Microvascular effects following treatment with polyethylene glycol-albumin in lipopolysaccharide-induced endotoxemia

Nanae Hangai-Hoger, Parimala Nacharaju, Belur N. Manjula, Pedro Cabrales, Amy G. Tsai, Seetharama A. Acharya, Marcos Intaglietta

Research output: Contribution to journalArticle

22 Citations (Scopus)

Abstract

Objective: To determine whether resuscitation with polyethylene glycol conjugated bovine serum albumin (2.5% weight/volume) infused at 16 mL/kg/hr (PEG-BSA-16) or at 24 mL/kg/hr (PEG-BSA-24) for 1 hr improves microcirculatory conditions in endotoxemia compared with dextran 70 (6% weight/volume) infused at 24 mL/kg/hr (Dex). Design: Prospective study. Setting: University research laboratory. Subjects: Male Golden Syrian hamsters. Interventions: Hamsters implemented with a skinfold window chamber were given an intravenous injection of lipopolysaccharide and resuscitated within 10 mins with Dex, PEG-BSA-16, or PEG-BSA-24. Measurements and Main Results: Hamsters were observed during 24 hrs after lipopolysaccharide injection. Systemic variables measured included mean arterial pressure, heart rate, and systemic arterial blood gas. Microvascular function was characterized by measuring vessel diameter; red blood cell velocity; functional capillary density (FCD); PO2 in arterioles, venules, and tissue; and perivascular nitric oxide concentration 6 hrs after lipopolysaccharide injection. At 6 hrs, animals with no treatment had the lowest FCD (6.7 ± 5.7% of baseline). PEG-BSA provided significantly improved microvascular conditions as shown by restoration of FCD. Recovery of FCD was related to improved microvascular flow and perivascular and tissue PO 2, normalization of shear rate, and decreased perivascular nitric oxide concentration. These effects were related to improved fluid retention using PEG-BSA-24 as evidenced by the significantly lower hematocrit at 24 hrs after resuscitation. Nitric oxide at 6 hrs after induction of sepsis achieved perivascular millimolar concentrations, which were reduced to normal values by PEG-BSA-24 treatment. At 6 hrs there were significant differences in FCD, tissue PO2, and perivascular nitric oxide concentration following PEG-BSA treatment by comparison with Dex treatment, although there were no differences in systemic variables between Dex and PEG-BSA groups. Conclusions: PEG-BSA produces improved microcirculatory conditions in the treatment of endotoxemia when compared with dextran 70.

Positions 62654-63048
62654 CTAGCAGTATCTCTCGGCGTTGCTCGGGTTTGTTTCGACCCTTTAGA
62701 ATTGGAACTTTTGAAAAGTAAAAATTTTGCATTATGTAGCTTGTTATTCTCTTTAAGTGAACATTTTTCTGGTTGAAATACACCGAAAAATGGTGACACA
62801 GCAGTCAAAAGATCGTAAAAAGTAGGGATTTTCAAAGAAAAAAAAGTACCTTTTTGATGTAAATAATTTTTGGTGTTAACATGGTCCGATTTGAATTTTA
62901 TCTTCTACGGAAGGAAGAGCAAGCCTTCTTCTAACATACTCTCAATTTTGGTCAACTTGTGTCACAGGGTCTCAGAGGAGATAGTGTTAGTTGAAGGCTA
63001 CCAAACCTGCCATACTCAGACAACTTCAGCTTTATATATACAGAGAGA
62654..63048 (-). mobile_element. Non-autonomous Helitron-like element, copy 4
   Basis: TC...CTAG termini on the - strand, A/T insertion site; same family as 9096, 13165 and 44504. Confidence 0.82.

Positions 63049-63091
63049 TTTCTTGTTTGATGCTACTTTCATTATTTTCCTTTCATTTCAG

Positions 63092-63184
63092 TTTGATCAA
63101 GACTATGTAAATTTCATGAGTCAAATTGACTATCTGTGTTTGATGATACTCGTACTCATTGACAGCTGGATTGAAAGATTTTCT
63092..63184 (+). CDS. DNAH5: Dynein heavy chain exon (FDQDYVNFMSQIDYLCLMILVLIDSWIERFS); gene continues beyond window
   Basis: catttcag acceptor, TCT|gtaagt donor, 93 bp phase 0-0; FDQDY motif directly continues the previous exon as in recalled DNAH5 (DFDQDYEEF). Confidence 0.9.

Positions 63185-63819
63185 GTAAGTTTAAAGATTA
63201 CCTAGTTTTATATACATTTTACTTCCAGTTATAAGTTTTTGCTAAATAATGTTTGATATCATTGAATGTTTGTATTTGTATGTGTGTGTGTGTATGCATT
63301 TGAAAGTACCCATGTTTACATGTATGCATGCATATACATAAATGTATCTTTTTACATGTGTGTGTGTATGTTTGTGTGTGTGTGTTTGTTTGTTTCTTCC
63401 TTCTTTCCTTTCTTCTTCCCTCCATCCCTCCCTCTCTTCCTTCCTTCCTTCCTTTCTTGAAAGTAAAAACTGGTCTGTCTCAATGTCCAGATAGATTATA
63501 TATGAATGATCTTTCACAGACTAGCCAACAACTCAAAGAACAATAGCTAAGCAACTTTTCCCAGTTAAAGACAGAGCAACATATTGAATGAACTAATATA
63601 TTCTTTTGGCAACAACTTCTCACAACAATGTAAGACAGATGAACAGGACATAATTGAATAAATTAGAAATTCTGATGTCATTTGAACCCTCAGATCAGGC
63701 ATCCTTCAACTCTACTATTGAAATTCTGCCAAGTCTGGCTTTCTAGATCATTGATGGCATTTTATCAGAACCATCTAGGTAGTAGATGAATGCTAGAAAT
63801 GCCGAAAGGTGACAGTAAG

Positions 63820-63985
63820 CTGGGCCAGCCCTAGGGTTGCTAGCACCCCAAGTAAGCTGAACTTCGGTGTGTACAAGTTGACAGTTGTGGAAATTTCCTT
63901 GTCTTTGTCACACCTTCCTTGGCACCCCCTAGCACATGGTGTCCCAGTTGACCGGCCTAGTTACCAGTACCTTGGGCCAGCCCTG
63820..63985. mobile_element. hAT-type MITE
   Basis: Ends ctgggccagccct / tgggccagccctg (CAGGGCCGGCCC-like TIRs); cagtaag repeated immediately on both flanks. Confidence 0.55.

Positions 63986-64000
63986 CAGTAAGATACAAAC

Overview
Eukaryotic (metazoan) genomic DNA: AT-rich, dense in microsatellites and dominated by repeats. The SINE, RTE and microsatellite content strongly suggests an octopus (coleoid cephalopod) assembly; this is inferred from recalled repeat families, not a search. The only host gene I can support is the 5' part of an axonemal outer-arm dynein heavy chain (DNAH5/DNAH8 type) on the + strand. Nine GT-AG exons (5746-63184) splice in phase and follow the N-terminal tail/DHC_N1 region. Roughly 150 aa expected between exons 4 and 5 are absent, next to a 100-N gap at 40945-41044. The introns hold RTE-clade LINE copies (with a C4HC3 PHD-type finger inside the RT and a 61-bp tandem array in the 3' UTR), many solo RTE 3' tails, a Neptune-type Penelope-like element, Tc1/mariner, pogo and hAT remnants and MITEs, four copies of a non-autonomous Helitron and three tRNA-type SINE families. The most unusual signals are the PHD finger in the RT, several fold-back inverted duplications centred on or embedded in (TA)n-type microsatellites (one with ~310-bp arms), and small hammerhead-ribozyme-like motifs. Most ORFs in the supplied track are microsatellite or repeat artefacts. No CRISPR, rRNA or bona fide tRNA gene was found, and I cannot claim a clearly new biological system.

Original languageEnglish (US)
Pages (from-to)108-117
Number of pages10
JournalCritical Care Medicine
Volume34
Issue number1
DOIs
StatePublished - Jan 2006

Fingerprint

Endotoxemia
Lipopolysaccharides
Albumins
Nitric Oxide
Dextrans
Resuscitation
Cricetinae
Therapeutics
Weights and Measures
Injections
Venules
Mesocricetus
Arterioles
Bovine Serum Albumin
Hematocrit
Intravenous Injections
Sepsis
Arterial Pressure
Reference Values
Erythrocytes

Keywords

  • Endotoxemia
  • Functional capillary density
  • Perivascular nitric oxide
  • Polyethylene glycol-albumin
  • Resuscitation
  • Tissue Po

ASJC Scopus subject areas

  • Critical Care and Intensive Care Medicine